Ashland fire fighters put on the second annual Thanksgiving feast for the Ashland Senior Center, but with a new twist — instead of catering it, they cooked it all themselves — turkey, ham, mashed potatoes, stuffing and pumpkin pie.

Ashland fire fighters put on their second annual Thanksgiving feast for the Ashland Senior Center, but with a new twist — instead of catering it, they cooked it all themselves — turkey, ham, mashed potatoes, stuffing and pumpkin pie.

It got raves.

For many of the 50 seniors, this was to be their only Thanksgiving dinner and they responded with much chatter and joy, as if it were a "night out on the town," as Program Director Christine Dodson called it.

"It's a wonderful and generous thing from the firefighters. People remember it from last year and more are coming — and they're bringing their sons and daughters," says Dodson.

Firefighters work long shifts and handle most of their own cooking, so almost all of them know their way around a kitchen, said Fire Chief John Karns, who pitched in on the green beans and butternut squash.

He carried the idea with him from a previous job in Hollywood and brought it up when the Ashland Firefighters Association was casting about for a service project to better connect with the community, he notes.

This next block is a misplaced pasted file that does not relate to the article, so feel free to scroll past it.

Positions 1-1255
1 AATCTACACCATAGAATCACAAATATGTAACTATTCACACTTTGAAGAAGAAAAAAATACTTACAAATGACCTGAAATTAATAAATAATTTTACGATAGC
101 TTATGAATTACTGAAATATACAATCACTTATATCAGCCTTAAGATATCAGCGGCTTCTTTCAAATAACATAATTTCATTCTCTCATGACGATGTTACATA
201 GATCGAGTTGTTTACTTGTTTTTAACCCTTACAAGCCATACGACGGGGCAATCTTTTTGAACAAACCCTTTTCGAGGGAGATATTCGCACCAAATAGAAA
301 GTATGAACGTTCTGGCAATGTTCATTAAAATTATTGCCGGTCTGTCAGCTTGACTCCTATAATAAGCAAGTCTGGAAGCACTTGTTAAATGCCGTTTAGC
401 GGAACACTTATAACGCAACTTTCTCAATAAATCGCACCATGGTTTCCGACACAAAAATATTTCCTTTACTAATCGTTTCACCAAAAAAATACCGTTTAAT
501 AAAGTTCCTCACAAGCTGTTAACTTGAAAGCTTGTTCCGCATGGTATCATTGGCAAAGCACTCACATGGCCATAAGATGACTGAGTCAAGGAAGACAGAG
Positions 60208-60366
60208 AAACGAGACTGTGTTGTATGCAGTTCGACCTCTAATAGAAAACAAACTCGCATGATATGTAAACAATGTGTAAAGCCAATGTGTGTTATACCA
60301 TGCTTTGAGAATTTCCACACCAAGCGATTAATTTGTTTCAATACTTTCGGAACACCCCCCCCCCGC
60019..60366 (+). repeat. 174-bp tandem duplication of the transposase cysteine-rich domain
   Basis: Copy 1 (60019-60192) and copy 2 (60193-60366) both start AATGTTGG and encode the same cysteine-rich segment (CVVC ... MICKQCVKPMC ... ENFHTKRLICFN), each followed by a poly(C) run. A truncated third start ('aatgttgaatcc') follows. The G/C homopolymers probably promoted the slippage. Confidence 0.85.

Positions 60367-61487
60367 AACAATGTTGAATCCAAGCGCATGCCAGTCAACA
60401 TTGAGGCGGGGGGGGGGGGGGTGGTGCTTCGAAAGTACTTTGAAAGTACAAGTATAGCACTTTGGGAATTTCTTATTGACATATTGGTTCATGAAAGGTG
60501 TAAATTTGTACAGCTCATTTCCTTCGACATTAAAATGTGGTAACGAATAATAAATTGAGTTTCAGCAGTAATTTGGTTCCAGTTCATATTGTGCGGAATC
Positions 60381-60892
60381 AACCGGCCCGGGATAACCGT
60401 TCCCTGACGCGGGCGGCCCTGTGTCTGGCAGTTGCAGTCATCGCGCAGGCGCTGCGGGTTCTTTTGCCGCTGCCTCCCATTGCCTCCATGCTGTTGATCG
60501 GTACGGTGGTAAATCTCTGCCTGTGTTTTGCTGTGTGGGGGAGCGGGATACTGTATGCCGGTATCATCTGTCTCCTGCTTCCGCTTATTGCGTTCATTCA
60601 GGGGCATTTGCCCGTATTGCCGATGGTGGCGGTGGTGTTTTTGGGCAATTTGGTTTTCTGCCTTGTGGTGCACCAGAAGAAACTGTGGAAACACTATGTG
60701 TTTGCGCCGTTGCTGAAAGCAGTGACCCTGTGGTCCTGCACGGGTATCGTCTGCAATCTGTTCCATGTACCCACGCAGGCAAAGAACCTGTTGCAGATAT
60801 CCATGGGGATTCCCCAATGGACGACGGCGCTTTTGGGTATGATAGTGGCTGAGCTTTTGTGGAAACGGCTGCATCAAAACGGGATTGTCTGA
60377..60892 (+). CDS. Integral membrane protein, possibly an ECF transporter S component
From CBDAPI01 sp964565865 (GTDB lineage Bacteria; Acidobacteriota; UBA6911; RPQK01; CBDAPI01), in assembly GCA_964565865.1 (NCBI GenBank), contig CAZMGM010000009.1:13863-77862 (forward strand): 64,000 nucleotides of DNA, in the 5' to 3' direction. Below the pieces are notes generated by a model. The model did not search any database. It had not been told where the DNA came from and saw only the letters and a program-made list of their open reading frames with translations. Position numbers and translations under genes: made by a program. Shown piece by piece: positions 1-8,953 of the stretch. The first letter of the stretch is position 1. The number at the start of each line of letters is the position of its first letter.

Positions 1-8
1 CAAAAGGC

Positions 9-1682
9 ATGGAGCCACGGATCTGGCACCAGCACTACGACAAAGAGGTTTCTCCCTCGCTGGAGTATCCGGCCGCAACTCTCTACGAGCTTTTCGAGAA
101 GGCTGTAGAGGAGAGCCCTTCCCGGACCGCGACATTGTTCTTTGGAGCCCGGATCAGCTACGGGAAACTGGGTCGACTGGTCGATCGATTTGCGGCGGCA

"So often we come in contact with seniors on our emergency calls," said Karns, "and this is a way to connect in a better, more relaxed environment."

Cooking, Karns adds, is a practical skill cultivated during 40-hour shifts at the station, but it serves another purpose, to help build "family" among fire fighters, who get to know each other deeply, and even know each other's children.

This is the "family feeling," he says, that gets shared as fire fighters wait tables for seniors, with one, Capt. Kelly Burns bringing his daughter Juilienne to hand out plates for delighted diners.

Fire fighters had the feast catered last year, but the caterer went out of business and they decided that, with their seasoned kitchen skills, they should be able to handle the job, said Burns.

"If a firefighter doesn't know how to cook, well, they've got to learn," he notes.

"We cook all the time," said Capt. Todd Stubbs, "and, yes, we do burn the food sometimes. Not often. I recently burned a steak."

Diners had nothing but praise for the cuisine and gladly accepted seconds.

"It's excellent, tasty and nutritious," said Theresa Greer. "It's my Thanksgiving dinner. I really think they should do a firefighters cookbook."

"Wonderful food and the meat is so tender," said Joe Vidmar.

"Couldn't be better — both turkey and ham and the service is so great. It's quite a job for them to put this together."

"It develops trust between us (seniors) and the fire department," says Art Tetrault. "We're going to meet them sooner or later and I'd rather get to know them like this."

Dave Shepherd of the Ashland Firefighters Association, said his "line" (nonmanagement) firefighters have the time, ability and money, about $1,000, to make the feast happen and "everyone volunteered to do one dish.